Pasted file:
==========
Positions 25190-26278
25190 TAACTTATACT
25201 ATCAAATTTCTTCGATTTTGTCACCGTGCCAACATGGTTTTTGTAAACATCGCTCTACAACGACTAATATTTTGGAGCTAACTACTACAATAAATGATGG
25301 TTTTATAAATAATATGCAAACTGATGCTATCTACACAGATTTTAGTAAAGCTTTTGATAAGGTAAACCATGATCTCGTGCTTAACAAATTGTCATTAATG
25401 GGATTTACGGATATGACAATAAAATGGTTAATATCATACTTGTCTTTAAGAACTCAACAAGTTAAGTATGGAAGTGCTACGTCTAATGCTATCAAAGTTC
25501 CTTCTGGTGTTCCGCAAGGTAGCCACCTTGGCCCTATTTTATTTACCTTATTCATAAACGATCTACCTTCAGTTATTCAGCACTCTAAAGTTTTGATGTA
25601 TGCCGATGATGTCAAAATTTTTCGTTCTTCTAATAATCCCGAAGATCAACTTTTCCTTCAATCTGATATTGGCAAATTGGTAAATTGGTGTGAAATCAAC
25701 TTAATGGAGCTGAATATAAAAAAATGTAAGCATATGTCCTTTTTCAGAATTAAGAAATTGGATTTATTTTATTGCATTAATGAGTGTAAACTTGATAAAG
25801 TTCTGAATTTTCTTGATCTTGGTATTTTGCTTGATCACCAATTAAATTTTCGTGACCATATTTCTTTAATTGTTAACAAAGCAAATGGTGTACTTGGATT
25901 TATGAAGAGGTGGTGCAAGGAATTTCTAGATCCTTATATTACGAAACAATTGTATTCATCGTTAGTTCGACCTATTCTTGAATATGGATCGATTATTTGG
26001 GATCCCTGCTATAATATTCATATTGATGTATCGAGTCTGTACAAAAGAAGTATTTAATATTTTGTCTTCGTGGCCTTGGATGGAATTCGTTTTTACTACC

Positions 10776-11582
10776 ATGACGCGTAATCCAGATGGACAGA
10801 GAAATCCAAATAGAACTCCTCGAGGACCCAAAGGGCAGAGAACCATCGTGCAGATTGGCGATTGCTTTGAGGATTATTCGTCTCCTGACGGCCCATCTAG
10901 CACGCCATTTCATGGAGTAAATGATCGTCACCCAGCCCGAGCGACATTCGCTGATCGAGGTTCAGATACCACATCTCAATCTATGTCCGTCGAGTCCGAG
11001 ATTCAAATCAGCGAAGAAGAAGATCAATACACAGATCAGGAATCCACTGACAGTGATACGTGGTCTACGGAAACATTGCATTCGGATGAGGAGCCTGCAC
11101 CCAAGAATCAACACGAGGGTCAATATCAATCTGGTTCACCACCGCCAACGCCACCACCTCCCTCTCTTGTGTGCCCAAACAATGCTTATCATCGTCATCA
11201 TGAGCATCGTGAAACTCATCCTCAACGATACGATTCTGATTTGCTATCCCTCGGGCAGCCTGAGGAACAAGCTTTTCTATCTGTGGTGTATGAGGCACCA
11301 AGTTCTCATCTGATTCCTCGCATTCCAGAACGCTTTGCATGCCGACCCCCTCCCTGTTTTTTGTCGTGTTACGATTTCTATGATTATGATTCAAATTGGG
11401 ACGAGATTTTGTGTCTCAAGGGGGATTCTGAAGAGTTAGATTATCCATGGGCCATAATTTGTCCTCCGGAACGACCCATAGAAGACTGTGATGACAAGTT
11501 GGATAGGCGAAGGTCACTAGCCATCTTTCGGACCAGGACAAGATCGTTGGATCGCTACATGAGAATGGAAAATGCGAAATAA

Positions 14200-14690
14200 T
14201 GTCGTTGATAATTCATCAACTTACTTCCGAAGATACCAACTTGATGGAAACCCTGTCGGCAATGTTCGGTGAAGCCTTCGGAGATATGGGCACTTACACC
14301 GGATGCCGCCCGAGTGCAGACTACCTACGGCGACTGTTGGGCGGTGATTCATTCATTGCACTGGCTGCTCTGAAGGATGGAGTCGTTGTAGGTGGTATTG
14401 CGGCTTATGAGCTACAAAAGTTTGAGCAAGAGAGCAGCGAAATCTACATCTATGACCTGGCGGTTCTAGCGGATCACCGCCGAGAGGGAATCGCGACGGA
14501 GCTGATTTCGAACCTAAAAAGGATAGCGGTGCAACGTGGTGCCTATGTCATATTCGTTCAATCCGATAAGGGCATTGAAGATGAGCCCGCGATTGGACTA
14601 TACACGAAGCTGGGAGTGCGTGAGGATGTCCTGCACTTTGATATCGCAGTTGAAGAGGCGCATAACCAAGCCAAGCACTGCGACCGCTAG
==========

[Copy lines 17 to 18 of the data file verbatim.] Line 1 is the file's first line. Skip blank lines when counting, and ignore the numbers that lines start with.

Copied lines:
11101 CCAAGAATCAACACGAGGGTCAATATCAATCTGGTTCACCACCGCCAACGCCACCACCTCCCTCTCTTGTGTGCCCAAACAATGCTTATCATCGTCATCA
11201 TGAGCATCGTGAAACTCATCCTCAACGATACGATTCTGATTTGCTATCCCTCGGGCAGCCTGAGGAACAAGCTTTTCTATCTGTGGTGTATGAGGCACCA